The production currently at the Stage Door Theatre appears to combine elements of more than one version, most closely the 1998 and 2012 revivals. Though the choreography by Ben Solmor is appropriately vulgar and sexual, the Kit Kat Girls are not as battered and bruised, and the overall feel of the production not as gritty as the 1998 version.
An androgynous Ronen Bay is utterly engaging as the Emcee. He has a disarming quality that somehow comes off as nearly without guile, even while being lewd. Most importantly, he seems completely at home in the Kit Kat Klubmore like it is his living room than a performance space.
Katie Amadeo acts the role of Sally to near perfection. Her performance is layered with nuances, and her subtext is always clear. She has a bit more heart and vulnerability than most Sallysbe that good or bad. Amadeo is clearly a much stronger actress than singer, however, and there are times when it is unclear whether her vocal ability dictates her acting choices in song. Some songs seem to be in difficult keys for her, and there are no big moments vocally. I personally don't love the director's take on the song "Maybe This Time." I don't believe Sally suddenly gets it, and begins to unravel into a hot mess in the midst of the song. The point of Sally is that she represents the masses of people who didn't get it and/or consciously chose to not get it. She is juxtaposed against the Cliffs of the world who caught on mid-stream, and tried to call attention to it to those around them.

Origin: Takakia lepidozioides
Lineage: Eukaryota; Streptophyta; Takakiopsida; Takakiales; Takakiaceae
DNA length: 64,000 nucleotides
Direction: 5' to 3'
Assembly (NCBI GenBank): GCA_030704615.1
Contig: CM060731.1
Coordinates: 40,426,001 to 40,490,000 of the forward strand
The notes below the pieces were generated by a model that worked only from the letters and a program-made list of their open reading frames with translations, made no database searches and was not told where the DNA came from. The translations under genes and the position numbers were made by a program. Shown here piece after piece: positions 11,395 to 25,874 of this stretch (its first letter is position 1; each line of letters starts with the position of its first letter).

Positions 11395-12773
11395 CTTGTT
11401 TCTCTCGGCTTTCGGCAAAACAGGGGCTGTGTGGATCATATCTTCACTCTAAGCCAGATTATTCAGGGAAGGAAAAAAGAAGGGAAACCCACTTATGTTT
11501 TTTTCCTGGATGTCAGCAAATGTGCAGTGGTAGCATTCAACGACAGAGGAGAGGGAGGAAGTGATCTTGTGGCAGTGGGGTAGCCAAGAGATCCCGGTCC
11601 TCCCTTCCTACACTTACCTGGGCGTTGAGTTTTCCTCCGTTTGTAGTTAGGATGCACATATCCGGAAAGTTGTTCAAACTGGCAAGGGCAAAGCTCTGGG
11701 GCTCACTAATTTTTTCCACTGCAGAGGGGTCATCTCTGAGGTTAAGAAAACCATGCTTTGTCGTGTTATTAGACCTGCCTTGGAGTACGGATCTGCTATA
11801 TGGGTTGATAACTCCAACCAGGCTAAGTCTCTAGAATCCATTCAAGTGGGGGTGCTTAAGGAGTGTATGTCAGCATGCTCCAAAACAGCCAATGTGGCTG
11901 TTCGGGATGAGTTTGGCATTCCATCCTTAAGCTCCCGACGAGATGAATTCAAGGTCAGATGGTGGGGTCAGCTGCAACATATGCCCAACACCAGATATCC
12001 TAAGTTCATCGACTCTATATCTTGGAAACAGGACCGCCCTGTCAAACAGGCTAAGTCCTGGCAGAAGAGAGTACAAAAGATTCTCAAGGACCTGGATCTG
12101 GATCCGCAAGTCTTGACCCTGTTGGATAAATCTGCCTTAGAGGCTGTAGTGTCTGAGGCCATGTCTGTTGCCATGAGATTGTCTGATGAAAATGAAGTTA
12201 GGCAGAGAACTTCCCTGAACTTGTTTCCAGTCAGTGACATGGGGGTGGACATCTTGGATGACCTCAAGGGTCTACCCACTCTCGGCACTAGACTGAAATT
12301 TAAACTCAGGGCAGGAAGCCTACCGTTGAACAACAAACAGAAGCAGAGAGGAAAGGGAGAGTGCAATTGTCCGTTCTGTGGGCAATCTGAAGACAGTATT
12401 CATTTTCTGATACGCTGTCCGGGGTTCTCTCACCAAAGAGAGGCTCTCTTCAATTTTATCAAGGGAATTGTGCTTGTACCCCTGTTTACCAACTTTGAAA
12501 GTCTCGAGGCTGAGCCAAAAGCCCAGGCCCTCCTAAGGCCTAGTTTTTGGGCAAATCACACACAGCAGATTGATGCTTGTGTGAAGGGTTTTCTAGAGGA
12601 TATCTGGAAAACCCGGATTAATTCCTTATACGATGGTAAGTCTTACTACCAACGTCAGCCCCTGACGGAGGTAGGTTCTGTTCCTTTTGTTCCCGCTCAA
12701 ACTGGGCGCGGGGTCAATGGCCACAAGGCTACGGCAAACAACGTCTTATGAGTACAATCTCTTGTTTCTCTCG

Pierre Tannous plays the conflict of Cliff well, but is missing a center for his character at the beginning of the show. We don't get enough of a sense of who Cliff is, separate from his issues. Tannous has a lovely singing voice, but we only get to hear him sing briefly in the duet "Perfectly Marvelous," as both "Don't Go" and "Why Should I Wake Up?" are cut from this production.
Elissa Solomon does a very nice job spinning her character in song as Fräulein Schneider. Her handling of "So What"not focusing on trying to beautifully sing the melodic line of the song as much as the character and the lyricsmakes it one of my favorite moments in the show. It is simple, straightforward and believable. She is wonderfully paired with Michael Small as suitor Herr Schultz. Small exudes a cuddly Yiddish appeal that warms the very stage beneath him. How could we not want him and Fräulein Schneider to end up together?
Scenic and lighting elements for this production create a slightly dark, worn, and used Kit Kat Klub, and a sparse but clean boarding house. The pre-recorded music used for this production is serviceable but lacking in depth and dynamics. The ensemble as a whole seems to consist of stronger dancers than singers, as group numbers are not as full sounding as they could be. There are a few moments when there should be more light on the Kit Kat dancers in group numbers. As the choreography is always one of the draws of this show, we just don't want to miss any of it!
Cabaret will be appearing at The Stage Door Theatre through March 15, 2015. The theater is located at 8036 W. Sample Rd in Coral Springs, Florida. The Stage Door Theatre is a not-for-profit professional theatre company hiring local and non-local nonunion actors and actresses. Their two stages in Coral Springs. For tickets and information, you may call 954-344-7765 or visit www.stagedoortheatre.com.